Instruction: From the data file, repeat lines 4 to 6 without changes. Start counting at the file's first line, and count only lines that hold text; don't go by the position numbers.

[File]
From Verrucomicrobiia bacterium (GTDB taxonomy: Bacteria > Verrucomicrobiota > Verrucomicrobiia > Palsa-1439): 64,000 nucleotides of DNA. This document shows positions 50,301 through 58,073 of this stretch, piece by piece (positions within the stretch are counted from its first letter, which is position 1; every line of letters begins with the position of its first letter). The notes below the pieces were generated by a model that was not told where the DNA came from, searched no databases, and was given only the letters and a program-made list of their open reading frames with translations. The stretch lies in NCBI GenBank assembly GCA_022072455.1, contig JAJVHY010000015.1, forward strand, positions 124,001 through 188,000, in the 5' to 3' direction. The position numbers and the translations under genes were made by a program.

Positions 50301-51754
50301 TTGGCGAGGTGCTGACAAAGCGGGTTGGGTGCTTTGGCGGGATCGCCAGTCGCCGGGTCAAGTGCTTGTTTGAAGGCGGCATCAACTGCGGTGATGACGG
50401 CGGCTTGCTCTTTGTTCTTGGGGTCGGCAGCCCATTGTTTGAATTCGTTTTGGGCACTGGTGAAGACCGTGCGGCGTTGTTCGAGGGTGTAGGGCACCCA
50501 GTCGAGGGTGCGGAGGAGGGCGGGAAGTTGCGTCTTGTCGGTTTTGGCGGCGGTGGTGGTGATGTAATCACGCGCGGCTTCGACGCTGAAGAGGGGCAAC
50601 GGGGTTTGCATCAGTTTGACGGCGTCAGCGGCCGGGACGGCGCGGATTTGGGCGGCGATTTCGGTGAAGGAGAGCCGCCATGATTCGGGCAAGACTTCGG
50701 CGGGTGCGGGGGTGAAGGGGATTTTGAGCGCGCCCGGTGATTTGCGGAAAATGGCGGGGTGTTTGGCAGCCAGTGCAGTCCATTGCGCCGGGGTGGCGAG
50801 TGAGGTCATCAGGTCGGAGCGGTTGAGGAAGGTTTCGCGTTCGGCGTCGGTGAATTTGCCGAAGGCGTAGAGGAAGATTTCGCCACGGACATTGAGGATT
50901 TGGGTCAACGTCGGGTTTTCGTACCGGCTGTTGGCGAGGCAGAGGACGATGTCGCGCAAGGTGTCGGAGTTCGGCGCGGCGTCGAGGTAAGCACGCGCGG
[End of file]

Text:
50401 CGGCTTGCTCTTTGTTCTTGGGGTCGGCAGCCCATTGTTTGAATTCGTTTTGGGCACTGGTGAAGACCGTGCGGCGTTGTTCGAGGGTGTAGGGCACCCA
50501 GTCGAGGGTGCGGAGGAGGGCGGGAAGTTGCGTCTTGTCGGTTTTGGCGGCGGTGGTGGTGATGTAATCACGCGCGGCTTCGACGCTGAAGAGGGGCAAC
50601 GGGGTTTGCATCAGTTTGACGGCGTCAGCGGCCGGGACGGCGCGGATTTGGGCGGCGATTTCGGTGAAGGAGAGCCGCCATGATTCGGGCAAGACTTCGG